The following guide provides suggestions for steps to take before a storm—to minimize losses.
Natural disasters have become increasingly common in recent years, causing widespread losses across affected communities. In particular, extreme winter weather events (e.g., frigid temperatures, strong winds, blizzards, sleet and freezing rain) have surged in frequency and severity throughout multiple regions in the United States—not just those with colder climates. These events have the potential to result in significant property damage, breakdowns in critical infrastructure, and serious injuries and fatalities.
Over the past decade, several winter weather events have generated multibillion-dollar losses. For example, the 2021 Texas winter storm is currently the costliest U.S. winter weather event on record. During this storm, the National Oceanic and Atmospheric Administration (NOAA) reported that a historic cold wave swept across the state, with temperatures 40 degrees Fahrenheit below average. The prolonged, below-freezing weather damaged many structures due to burst pipes and caused substantial power outages, leaving 10 million people without power during its peak. Altogether, the storm led to nearly 200 fatalities and more than $30 billion in total losses.
The impact of extreme winter weather events on businesses can be devasting, resulting in major commercial building and vehicle damage; lost production, sales, income and labor time; additional transportation costs; decreased tourist activity; and utility disruptions. In fact, 40% of small businesses never reopen following a natural disaster, according to the Federal Emergency Management Agency (FEMA) and the U.S. Department of Labor. Therefore, it’s crucial for businesses to take steps to safeguard their operations against winter storms. That’s where this guide can help.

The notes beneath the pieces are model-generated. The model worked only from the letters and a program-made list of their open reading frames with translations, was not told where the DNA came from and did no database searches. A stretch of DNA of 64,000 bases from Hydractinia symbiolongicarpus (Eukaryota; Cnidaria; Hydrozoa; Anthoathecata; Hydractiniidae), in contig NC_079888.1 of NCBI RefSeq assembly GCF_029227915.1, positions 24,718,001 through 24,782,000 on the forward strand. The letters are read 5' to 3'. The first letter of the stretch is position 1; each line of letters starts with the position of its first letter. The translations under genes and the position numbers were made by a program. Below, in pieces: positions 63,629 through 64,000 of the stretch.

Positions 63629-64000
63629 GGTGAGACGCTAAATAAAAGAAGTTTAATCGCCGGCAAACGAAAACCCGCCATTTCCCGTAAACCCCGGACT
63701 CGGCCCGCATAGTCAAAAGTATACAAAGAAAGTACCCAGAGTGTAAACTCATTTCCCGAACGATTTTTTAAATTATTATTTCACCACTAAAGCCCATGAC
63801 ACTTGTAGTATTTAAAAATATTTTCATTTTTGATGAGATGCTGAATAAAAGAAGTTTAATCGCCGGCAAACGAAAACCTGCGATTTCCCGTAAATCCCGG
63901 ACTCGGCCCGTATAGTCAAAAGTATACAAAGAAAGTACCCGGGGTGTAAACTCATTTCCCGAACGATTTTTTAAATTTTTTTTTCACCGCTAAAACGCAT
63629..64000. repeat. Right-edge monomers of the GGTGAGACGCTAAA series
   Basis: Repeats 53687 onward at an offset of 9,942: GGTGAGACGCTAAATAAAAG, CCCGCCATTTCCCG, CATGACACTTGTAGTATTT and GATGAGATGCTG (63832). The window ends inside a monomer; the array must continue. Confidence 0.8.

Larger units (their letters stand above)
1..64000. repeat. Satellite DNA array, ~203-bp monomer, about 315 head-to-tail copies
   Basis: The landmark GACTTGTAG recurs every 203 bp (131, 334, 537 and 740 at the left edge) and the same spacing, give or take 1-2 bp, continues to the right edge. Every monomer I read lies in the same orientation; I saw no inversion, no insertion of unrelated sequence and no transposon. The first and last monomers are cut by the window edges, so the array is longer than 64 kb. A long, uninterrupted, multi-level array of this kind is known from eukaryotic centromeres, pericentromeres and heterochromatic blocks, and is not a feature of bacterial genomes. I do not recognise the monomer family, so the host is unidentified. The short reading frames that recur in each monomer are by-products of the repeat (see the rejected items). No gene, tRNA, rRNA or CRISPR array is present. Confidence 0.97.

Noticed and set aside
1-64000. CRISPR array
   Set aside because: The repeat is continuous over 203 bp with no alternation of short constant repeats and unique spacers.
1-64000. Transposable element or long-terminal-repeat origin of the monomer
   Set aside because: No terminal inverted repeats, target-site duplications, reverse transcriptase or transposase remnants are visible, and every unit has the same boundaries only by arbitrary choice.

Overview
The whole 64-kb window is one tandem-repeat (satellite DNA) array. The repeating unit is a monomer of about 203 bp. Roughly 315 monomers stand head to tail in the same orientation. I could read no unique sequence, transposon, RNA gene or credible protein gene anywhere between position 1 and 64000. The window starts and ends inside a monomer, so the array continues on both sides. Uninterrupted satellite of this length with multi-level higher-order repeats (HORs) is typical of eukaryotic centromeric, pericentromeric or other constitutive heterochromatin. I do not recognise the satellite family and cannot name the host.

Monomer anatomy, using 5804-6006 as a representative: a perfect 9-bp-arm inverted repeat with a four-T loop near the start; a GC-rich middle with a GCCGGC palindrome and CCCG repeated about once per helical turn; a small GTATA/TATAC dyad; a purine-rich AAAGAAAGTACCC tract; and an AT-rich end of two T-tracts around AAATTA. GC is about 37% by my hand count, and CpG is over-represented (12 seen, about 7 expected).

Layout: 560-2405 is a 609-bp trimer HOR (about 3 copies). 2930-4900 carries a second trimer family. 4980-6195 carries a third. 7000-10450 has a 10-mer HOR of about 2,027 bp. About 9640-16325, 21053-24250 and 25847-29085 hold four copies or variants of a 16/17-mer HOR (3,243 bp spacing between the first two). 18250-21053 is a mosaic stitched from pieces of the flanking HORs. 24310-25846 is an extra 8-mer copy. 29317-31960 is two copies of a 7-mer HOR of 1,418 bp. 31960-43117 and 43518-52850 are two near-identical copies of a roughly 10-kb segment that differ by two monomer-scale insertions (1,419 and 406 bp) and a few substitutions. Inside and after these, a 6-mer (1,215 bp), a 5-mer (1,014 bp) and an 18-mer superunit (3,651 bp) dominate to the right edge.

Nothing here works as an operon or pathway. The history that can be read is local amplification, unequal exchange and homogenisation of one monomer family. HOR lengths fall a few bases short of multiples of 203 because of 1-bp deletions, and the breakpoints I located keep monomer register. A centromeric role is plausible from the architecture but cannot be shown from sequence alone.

The following guide provides actionable suggestions and best practices—which include assessing winter weather risks and taking steps before, during and after a storm—to help businesses minimize related losses. It also contains an appendix with additional winter weather preparedness and response resources. By utilizing this guide, businesses can equip themselves with the information needed to remain resilient amid extreme winter weather events.
This guide is not intended to be exhaustive, nor should any discussion or opinions be construed as legal advice. Businesses should contact legal counsel or an insurance professional for appropriate advice. Reach out to Barrow Group, LLC today for further risk management guidance and insurance solutions.